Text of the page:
Strength training does not have to be painful to be effective. This will be a series of post talking about the three most common strength training injuries (rotator cuffs, the kneecap, and the lower back). This post will focus on the rotator cuffs in our shoulders.
We should replace ‘no pain, no gain’ with ‘no strain, no gain’ as our motto when lifting weights. If we are lifting, most likely we will experience some muscle soreness. The important thing is to know the difference between good pain and bad pain.
- happens in the muscles, not the joints or connective tissues.
- is localized to the body part you are working.
- lingers when you stop the exercise.
- happens when you are working both limbs, but only one of them hurts.
- might happen suddenly or with warning.
- can be dull, radiating, throbbing, or chronic.
The rotator cuff in our shoulders has four small muscles to stabilize the joint. There are only two ball and socket joints in your body — the shoulders and the hips. This allows for a myriad of movement: forward and back, away from and across the center of the body, in circles, and in and out rotation. This freedom of movement and the fact that the shoulders have less sturdy bones than the hips is the reason why they are the most vulnerable to injury.
The rotator cuffs are most vulnerable when the shoulders are externally rotated such as in a tennis serve or bench press. When these muscles get injured and swell, the rotators and bursas (little sacs of fluid that cushion joints) get compressed by the shoulder bones making it difficult to lift your arms out to the sides. Most often when weight training, the rotator cuff gets injured because of a sudden increase in the intensity (including an increase in weight), frequency, or duration of the exercises.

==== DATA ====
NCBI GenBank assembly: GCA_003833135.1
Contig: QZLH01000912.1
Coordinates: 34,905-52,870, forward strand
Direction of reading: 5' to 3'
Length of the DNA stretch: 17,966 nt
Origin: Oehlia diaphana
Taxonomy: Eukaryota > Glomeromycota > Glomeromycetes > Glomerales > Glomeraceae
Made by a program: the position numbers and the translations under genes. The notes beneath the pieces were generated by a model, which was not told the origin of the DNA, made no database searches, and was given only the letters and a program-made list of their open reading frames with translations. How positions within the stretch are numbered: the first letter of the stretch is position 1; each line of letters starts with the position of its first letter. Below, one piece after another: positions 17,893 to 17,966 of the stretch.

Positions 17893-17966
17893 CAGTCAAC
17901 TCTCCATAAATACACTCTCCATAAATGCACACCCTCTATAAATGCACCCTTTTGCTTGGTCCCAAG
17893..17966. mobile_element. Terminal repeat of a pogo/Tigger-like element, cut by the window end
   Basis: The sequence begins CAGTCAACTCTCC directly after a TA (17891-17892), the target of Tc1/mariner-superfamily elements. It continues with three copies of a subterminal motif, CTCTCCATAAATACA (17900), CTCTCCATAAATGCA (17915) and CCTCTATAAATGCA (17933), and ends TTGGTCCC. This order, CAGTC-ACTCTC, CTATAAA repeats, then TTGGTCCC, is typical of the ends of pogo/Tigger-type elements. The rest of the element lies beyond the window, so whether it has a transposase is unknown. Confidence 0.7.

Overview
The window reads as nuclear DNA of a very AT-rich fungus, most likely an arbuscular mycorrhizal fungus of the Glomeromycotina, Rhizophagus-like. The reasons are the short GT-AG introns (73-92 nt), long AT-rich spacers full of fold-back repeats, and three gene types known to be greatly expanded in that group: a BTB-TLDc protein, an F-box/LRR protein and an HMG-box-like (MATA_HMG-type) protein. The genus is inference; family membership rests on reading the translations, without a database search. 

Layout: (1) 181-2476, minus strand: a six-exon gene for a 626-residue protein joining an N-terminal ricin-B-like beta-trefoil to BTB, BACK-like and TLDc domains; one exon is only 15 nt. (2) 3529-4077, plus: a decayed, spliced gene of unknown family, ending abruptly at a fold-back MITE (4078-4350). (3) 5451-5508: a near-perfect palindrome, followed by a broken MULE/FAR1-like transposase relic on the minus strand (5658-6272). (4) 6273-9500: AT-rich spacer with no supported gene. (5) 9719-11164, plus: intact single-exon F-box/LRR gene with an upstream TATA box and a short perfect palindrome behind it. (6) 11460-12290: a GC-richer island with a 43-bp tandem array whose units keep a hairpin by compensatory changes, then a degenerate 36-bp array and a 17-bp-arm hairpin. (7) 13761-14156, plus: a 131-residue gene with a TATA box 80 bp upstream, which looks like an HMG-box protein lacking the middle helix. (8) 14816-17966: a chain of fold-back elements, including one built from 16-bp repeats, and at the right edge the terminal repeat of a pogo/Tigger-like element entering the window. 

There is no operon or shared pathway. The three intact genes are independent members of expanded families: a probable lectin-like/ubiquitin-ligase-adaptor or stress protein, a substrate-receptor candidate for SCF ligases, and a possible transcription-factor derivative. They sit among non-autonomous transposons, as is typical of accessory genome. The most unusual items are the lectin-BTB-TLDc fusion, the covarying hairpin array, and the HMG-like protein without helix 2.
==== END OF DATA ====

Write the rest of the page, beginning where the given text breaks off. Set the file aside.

After getting an okay from your doctor, you might want try these modifications to your workout:
- Avoid heavy weights.
- Avoid bringing weights to the chest.
- Shorten the range of motion and bring weights approximately 4 inches in front of the chest bone. If this caused pain, avoid this exercise altogether until you recover from your injury.
Military press (overhead press)
- Avoid bringing weights behind the neck (this externally rotate the rotator cuff).
- When pressing, bring the weight slightly in front of your ears.
Lat pull down
- Avoid pulling the bar behind the head. This movement also externally rotates the rotator cuff.
- Pull the bar to your chest instead.
- Avoid raising the arms above the shoulders.
- Avoid rotating the weights at the top of the lift (thumbs pointing down, as if you are about to pour out a glass of water). This movement adds to the internal rotation.
- Keep shoulders down as you lift.
- End with arms parallel to the floor.
- Avoid rowing to the chin. This is another uncomfortable internal rotation.
- Lift weights to the chest or avoid altogether.
Besides limiting your range of motion and using light weights, try changing your grip when working your shoulders when a rotator cuff injury. A very wide grip causes your shoulder to rotate externally into it most vulnerable position.
Until next time and thanks for stopping by.
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